Florida's child welfare system operates on a Community-Based Care (CBC) model. CBC lead agencies oversee child welfare services in a specific judicial circuit and work with a number of partners. Case Managers may work for CBCs or for Case Management Organizations (CMOs) contracted to perform Case Management duties.
Child Welfare Case Managers provide evaluations and needs assessments. They assist children and their families by helping to articulate important goals, by providing valuable information, and by coordinating access to services. They also provide in-home supportive counseling services as required. Details may differ depending upon the organization, but the scope of work for Case Managers typically includes the following:
- Assessing the safety and well being of children on a regular basis through home visits and individual conversations with children and caregivers
- Developing and maintaining case records and program documentation according to contract and CHS standards (assessments, case plans, progress notes, termination summaries, etc.)
- Facilitating psycho-educational groups and educational classes such as parenting skills, independent living skills, anger management, behavior management, etc.
- Coordinating and supervising family visitation as necessary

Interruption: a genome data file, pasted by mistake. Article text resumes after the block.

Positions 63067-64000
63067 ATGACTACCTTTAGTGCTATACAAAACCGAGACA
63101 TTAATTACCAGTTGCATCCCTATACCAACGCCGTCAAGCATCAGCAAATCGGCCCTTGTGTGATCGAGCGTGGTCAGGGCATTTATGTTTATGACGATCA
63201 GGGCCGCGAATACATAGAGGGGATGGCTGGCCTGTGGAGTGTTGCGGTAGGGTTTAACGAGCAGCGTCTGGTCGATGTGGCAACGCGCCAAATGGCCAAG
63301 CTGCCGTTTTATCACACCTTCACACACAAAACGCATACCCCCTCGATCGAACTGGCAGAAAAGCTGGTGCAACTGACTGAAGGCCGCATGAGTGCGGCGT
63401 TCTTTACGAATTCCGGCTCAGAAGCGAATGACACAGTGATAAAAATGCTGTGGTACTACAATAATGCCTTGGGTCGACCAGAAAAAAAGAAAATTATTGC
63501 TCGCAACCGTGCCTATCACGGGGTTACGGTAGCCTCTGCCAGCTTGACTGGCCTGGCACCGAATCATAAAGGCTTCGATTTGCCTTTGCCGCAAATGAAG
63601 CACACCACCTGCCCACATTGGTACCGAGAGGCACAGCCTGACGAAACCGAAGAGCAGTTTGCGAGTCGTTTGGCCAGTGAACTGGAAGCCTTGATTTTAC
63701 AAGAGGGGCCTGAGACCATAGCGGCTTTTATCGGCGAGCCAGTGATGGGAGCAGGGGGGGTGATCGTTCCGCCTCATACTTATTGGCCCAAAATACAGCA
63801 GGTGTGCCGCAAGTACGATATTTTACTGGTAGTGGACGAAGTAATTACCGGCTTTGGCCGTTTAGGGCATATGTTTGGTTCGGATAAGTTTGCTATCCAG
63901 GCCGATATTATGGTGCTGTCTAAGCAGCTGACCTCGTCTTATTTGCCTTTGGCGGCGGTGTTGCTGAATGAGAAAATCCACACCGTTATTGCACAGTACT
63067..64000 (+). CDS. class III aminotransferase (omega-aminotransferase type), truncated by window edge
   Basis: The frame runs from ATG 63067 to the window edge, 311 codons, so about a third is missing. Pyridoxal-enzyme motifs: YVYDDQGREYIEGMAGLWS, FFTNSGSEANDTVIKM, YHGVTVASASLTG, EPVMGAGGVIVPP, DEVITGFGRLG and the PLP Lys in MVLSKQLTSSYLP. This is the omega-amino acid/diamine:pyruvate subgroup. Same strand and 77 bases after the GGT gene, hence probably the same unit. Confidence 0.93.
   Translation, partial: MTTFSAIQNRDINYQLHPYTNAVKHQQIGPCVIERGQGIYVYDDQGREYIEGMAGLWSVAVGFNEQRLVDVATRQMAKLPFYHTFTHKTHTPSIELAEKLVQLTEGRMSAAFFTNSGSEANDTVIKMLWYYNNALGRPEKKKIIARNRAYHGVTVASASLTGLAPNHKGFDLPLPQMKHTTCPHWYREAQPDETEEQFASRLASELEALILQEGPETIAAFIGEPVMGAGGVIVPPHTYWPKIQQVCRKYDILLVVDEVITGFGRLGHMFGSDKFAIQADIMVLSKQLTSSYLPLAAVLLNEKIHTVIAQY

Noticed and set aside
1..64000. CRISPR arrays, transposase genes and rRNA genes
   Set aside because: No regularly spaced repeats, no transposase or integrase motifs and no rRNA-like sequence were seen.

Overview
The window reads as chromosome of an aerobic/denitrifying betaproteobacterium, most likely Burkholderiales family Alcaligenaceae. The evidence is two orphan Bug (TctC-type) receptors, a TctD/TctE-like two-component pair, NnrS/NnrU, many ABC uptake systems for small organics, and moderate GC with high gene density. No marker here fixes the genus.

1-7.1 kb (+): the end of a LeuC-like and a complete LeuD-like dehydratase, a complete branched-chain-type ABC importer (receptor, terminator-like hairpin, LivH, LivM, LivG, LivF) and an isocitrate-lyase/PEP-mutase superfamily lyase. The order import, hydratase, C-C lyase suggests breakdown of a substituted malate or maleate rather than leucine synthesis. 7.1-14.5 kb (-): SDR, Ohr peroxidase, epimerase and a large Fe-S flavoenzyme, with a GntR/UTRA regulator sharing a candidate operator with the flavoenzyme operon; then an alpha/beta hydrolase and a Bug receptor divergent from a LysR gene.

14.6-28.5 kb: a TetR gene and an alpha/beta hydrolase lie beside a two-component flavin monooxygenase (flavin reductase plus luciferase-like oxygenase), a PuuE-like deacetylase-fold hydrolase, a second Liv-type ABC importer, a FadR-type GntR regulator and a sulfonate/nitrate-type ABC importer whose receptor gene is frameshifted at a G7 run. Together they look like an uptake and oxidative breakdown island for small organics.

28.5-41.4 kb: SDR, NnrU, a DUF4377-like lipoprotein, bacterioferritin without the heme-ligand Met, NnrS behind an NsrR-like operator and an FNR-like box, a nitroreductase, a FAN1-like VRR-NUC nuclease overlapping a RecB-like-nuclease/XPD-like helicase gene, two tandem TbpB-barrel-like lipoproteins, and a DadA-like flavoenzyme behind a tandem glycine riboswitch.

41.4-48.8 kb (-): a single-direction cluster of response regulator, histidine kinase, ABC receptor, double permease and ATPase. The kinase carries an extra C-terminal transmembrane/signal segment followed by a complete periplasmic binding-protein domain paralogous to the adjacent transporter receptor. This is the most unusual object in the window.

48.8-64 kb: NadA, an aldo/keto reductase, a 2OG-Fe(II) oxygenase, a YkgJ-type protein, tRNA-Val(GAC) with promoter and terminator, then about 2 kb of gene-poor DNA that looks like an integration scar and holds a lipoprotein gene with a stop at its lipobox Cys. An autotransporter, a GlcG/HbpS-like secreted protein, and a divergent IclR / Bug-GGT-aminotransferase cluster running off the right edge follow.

- Arranging for transportation of clients to appointments, community agencies, etc. as needed Assisting families in meeting their goals to assist in ensuring safe and stable homes for children
- Presenting in Court regarding efforts made and case progress
Every Day Is Different
Florida relies on its Child Welfare Case Managers to serve as the direct contact between children, families, and the state's system of support. These professionals occupy many worlds, straddling Case Management Organizations (CMO), Community-Based Care (CBC) agencies, the judicial system, mental health organizations and issues, and the everyday difficulties of performing positive social work among struggling children and families.
Like most important jobs, Case Management isn't easy: it involves stress, long hours, lots of paperwork, and many responsibilities. But unlike most other careers, Case Managers must confront tragedies most would rather not face—including physical and sexual child abuse, extreme child neglect, domestic violence, filthy living conditions, mental illness, and substance abuse. Fortunately, those with a strong calling to help others can and do rise to the challenge.
How Case Managers are able to help often differs from expectations, however. Some individuals enter the profession with the expectation that they will spend most of their time working directly with children. Instead, far more hours are spent coordinating social services, documenting all aspects of the case, working with the judicial system, meeting with biological or foster parents, driving to and from appointments, and completing many other tasks. No two days are the same. But this the work that, little by little, supports struggling families, helps children, and changes lives for good.
For more information on Child Welfare Case Managers, visit our FAQ page.